Although our home and land is yet faraway from the growing dam but my mother cries for the helpless people of my poor valley. It is quite natural for us, who were born in a valley, to fear water! The water in our valley is a natural disaster, therefore, it is more frightening for the residents. A relative has died when she heard that her brother’s shops had been engulfed by the rapidly increasing dam.

Many rural people are not aware of the romance of a sea, beach and the cold breeze coming from the faraway seawater. Terrorized people don't know how to enjoy life!

As usual, my father regularly goes to the Jamaatkhana, the worship place of Ismaili Muslims. It is the only place of spiritual fulfillment and social interaction for him in these difficult times when people change their path whenever they see any member of my family. It is the most challenging era in the history of my family.

My father brought this gentleman, from our area, for lunch yesterday. The elderly man talked about our sinking valley in a nostalgic way.

Shah Gul Hayat is a resident of Ayeenabad, the small but prosperous village that submerged in the dam along with its 40 houses. He is sad at the loss of his entire property, but still he has not forgotten to give an innocent smile. He said his wife was crying but he was trying to comfort her.

“I was the main landowner in our village,” he told me while relaxing on the sofa in our small drawing room. “I’ve lost everything except two cows.”

This was my first meeting with Mr. Hayat, 78. He never looked that old at all when I entered the room and looked at his face. Amazingly, his hairs are still dominantly black with no signs of baldness. But when he put his warm Hunza cap on his head, yes in May, and started walking towards the door, I realized that his face was not only deceiving people like me but his body as well! He could hardly walk. Only then he seemed over 80 years of age—like the Hunza Water, longevity is not a myth in today's Hunza!

At one point, he looked at my bald head and scattered untrimmed gray hairs and smiled (I’m in a sort of solitary confinement at our home after the attempts on my life and could not visit the hairdresser for the last two month). It gave me laughter! However, I forgot to tell him that the torturous atmosphere at my office had given me gray hairs while the baldness was a part of my inheritance.

“I’ve four sons, three daughters and 19 grandchildren,” he said. His eldest son is working as a driver in an embassy in Islamabad, with whom he stays currently. Another son has done his masters and is running a computer shop in Aliabad, Hunza. Two of his sons have also completed their MAs and are in search of jobs. His daughters and the on-job sons are married.

“One of my granddaughters is a doctor,” he proudly said.

The man known for his hardworking is now free and spends most of his time around the worship place, chatting about the situation of the devastating dam, which could burst in few days time. He wants to go back and see his sunken world but he could not as the Karakoram Highway (KKH) has totally been destroyed.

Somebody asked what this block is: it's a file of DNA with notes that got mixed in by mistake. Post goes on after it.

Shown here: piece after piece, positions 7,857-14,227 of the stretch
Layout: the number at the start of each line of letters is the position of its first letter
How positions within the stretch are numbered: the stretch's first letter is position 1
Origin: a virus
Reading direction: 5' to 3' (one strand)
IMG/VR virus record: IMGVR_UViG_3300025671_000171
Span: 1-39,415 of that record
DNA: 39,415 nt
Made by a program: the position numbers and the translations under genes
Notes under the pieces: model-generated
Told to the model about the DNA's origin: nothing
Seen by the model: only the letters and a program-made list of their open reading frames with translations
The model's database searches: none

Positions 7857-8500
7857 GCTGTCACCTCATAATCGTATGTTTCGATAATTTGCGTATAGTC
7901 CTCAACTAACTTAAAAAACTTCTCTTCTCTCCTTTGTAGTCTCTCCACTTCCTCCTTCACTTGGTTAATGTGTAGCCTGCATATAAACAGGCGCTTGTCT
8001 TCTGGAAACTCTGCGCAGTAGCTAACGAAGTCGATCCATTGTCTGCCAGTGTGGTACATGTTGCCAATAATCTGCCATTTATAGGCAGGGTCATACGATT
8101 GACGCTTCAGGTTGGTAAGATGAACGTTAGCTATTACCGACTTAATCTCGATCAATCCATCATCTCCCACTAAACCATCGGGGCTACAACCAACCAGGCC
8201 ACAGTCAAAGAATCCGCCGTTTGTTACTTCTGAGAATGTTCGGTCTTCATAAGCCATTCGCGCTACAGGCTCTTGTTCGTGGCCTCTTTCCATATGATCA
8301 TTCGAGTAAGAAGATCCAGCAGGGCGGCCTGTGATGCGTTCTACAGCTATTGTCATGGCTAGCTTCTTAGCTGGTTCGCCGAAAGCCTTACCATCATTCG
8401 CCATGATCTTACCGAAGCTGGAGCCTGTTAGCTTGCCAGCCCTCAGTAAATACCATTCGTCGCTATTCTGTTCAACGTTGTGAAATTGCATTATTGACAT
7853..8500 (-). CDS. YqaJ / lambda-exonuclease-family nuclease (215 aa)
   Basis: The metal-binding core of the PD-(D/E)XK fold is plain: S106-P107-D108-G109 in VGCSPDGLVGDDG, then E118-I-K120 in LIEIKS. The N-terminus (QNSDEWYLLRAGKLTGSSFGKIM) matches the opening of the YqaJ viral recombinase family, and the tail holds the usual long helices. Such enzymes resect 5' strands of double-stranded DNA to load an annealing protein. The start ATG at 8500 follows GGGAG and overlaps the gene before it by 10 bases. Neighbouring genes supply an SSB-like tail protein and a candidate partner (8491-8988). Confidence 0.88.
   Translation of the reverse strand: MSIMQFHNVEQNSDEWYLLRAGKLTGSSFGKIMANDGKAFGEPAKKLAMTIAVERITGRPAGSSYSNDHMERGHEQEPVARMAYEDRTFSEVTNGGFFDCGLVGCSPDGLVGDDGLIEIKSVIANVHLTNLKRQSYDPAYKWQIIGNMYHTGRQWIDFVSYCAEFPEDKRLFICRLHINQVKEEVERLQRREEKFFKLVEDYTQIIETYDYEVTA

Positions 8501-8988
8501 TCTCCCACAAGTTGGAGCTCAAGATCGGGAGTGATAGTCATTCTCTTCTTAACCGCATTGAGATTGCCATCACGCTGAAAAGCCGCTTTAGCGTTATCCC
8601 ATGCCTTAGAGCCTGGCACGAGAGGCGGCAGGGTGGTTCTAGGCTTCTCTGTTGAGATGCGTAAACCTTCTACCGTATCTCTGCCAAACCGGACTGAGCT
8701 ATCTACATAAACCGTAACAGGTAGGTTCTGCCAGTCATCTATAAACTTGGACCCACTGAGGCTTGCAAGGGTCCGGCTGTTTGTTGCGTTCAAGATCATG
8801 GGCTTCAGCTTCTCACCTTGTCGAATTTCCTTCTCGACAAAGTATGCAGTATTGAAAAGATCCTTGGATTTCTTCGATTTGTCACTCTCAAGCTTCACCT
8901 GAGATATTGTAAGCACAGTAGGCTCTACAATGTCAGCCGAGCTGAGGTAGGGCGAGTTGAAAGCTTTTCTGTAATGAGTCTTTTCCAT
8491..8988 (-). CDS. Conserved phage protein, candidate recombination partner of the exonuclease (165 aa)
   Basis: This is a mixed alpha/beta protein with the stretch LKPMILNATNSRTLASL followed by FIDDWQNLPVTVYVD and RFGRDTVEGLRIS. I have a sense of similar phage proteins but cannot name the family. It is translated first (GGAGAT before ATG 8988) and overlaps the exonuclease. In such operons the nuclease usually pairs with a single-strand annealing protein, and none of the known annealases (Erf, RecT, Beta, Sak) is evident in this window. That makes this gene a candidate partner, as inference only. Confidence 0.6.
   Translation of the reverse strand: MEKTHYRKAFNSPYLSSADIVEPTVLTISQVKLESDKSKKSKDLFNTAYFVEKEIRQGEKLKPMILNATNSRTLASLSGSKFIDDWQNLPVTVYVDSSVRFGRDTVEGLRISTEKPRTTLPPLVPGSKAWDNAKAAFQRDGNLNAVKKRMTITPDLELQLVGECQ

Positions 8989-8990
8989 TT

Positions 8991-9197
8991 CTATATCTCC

While talking about the rebuilding of the KKH in the affected region, I expressed my uncanny views. Despite our close relationship with China, I don’t agree with its "Confucius-based technology" which has failed us in our area. Two of Chinese-built bridges in Gulmit, one in Danyore had been collapsed while the third has sunken in the Hunza River before completion. “Engineers of the Pakistan Army have Western technology and it's more reliable,” I added.

“That is true,” my father agreed. “The road in Ganish area was built by our engineers, see, it is higher than the river and is so far safe.”

“I remember the huge blast of Chinese engineers during my school time in Gulmit,” I said. “The entire population of Shishkat was evacuated before the blast. And see what happened. The entire mountain got cracks and soon after completion of the road, rocks started falling down on the road, destroying it at the very beginning."

My father nodded silently.

"And, see, where they had built the sunken second bridge—in the area of landslide and avalanche,” I criticized.

Mr. Hayat was looking at us—the talkative father and son. So I turned towards our guest and asked him a question about his personal losses. I put a piece of paper and started writing down the details.

“I lost 200-kanal non-cultivated and 60-kanal cultivated land,” Mr. Hayat said. Whenever, I missed some point as he spoke in Brushaski, my father would explain it to me in Wakhi. The elderly man’s destroyed house complex had three bedrooms, five bathrooms, a kitchen, one store. There was a Brushaski and a Wakhi house as well. “It was worth Rs5,000,000 but now I’m living in a rented home in Rawalpindi.”

While talking about the details of his orchards and trees, he said in a gloomy voice that he had 130 apricot trees, 30 apples, 15 walnut, 10 cherry, 35 peach, 5 mulberry, and over 2,500 fruitless trees. He used to sell 300 bags of potatoes (100kg each) every season and produced 25 bags of wheat. “I used to earn Rs300,000 from potatoes and Rs80,000 from fruits every year,” he said.

Yes this year, I thought, there would be nothing like this.

LINKS:
1- PAMIR TIMES: http://masscompk.blogspot.com/2010/05/gojal-educational-and-cultural.html,
http://pamirtimes.net/2009/12/24/opinion-gojal-educational-and-cultural-association
2- GECA: http://geca.org.pk/
3- UKS: http://uksresearch.com/index.htm